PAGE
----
100 FT SINKHOLE Caught Forming On CAMERA In AUSTRALIA. LIQUEFACTION Taking Place
Posted June 26, 2011on:
Campers have told The Courier-Mail the hole, which appeared about 11am, could be up to 100 feet deep.
Camper Shane Hillhouse said four-wheel-drives had been travelling along the popular stretch of sand, near Inskip Peninsula, shortly before the hole appeared.
“This has the potential to take the tip of Inskip Point with it – this is huge and on a scale I’ve never seen before,’’ he said.
“People are bringing chairs and sitting back to watch it in awe.
“This is absolutely amazing – it’s almost at the tree line now.’’
Mr Hillhouse said the sink hole had expanded dramatically since 11am.
“It’s three times bigger than it was an hour ago,’’ he said.
“Chunks are falling out of the beach into nowhere. Where is the sand going? It’s just incredible.’’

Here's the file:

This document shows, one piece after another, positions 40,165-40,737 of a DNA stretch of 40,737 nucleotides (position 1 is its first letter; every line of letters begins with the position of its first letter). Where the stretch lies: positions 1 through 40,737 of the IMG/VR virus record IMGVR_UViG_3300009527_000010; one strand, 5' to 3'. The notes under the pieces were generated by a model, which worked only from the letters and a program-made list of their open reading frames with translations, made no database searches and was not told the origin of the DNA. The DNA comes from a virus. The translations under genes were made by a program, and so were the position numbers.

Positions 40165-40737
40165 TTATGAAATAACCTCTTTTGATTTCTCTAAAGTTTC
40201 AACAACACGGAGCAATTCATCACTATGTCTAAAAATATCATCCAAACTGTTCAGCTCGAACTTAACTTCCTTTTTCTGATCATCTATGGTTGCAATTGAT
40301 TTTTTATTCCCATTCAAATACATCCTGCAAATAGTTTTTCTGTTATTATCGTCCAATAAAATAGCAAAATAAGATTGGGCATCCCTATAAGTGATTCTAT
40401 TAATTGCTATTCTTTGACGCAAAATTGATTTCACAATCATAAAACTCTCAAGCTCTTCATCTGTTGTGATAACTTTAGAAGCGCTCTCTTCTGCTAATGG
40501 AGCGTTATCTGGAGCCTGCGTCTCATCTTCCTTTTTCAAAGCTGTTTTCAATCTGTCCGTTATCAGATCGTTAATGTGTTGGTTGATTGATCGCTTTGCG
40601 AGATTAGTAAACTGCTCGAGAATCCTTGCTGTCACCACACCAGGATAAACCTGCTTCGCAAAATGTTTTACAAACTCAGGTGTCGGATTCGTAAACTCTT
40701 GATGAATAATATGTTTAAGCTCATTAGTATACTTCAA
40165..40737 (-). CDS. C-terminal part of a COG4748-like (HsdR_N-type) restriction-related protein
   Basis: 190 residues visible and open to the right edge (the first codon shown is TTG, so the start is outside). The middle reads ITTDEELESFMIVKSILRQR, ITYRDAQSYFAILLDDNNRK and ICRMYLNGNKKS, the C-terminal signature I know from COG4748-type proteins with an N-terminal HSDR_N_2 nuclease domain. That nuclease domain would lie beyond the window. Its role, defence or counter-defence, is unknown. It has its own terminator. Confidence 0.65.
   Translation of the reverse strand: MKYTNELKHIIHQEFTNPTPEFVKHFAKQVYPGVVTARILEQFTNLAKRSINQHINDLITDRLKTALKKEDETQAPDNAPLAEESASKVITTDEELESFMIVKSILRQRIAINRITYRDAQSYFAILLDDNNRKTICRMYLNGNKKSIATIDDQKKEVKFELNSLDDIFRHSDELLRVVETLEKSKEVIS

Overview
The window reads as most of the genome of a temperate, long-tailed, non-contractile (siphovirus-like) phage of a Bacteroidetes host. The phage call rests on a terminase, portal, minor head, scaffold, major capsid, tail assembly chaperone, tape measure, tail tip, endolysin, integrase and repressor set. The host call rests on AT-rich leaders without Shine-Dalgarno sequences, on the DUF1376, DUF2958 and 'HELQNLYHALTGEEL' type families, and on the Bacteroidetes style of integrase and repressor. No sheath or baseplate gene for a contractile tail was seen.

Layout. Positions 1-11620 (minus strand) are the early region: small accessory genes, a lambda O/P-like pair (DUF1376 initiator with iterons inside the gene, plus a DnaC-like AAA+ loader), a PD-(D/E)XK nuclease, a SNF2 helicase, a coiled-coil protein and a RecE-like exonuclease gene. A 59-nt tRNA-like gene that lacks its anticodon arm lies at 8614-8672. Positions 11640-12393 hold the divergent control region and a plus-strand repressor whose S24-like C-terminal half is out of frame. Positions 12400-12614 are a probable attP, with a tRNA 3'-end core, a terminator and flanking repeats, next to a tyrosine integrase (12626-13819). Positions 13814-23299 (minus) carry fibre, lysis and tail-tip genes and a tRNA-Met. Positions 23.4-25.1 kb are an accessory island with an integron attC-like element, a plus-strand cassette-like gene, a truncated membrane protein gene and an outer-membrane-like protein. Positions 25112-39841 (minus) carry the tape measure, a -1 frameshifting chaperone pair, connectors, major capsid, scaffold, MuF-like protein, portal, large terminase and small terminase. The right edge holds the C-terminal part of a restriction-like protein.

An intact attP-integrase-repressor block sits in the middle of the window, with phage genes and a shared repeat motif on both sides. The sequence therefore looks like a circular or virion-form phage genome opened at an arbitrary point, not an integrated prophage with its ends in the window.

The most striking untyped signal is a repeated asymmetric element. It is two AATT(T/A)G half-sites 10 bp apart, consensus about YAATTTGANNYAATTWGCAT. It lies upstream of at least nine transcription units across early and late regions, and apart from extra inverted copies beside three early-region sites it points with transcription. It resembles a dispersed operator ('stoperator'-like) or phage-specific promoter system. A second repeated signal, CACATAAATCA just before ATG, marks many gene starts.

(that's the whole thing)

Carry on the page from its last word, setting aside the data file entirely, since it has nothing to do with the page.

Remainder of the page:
Another camper said sand was dropping 150m into the ocean, although the depth of the hole is unknown.
“Sand is sinking in big sections,’’ he said.
No one is believed to have been injured.
Gympie police duty officer Sergeant Vic Tipman said sink holes – which swallowed portions of beach as big as houses – were common at Inskip.
“Normally it will be between Inskip Point and where the barge goes across,’’ he said.
“The sand just erodes from underneath the current and all of a sudden half the beach disappears.
“You’ve got to be careful driving up there.’’
Sergeant Tipman said it was only a matter of time before someone was injured.
“The potential is always there,’’ he said.
“About once every two or three years a piece as big as a house or maybe two house blocks disappear in the sand.
“It would be hundreds of metres wide. Big areas get washed out.
“What’s going to happen one day is Inskip Point is not going to be there anymore.’’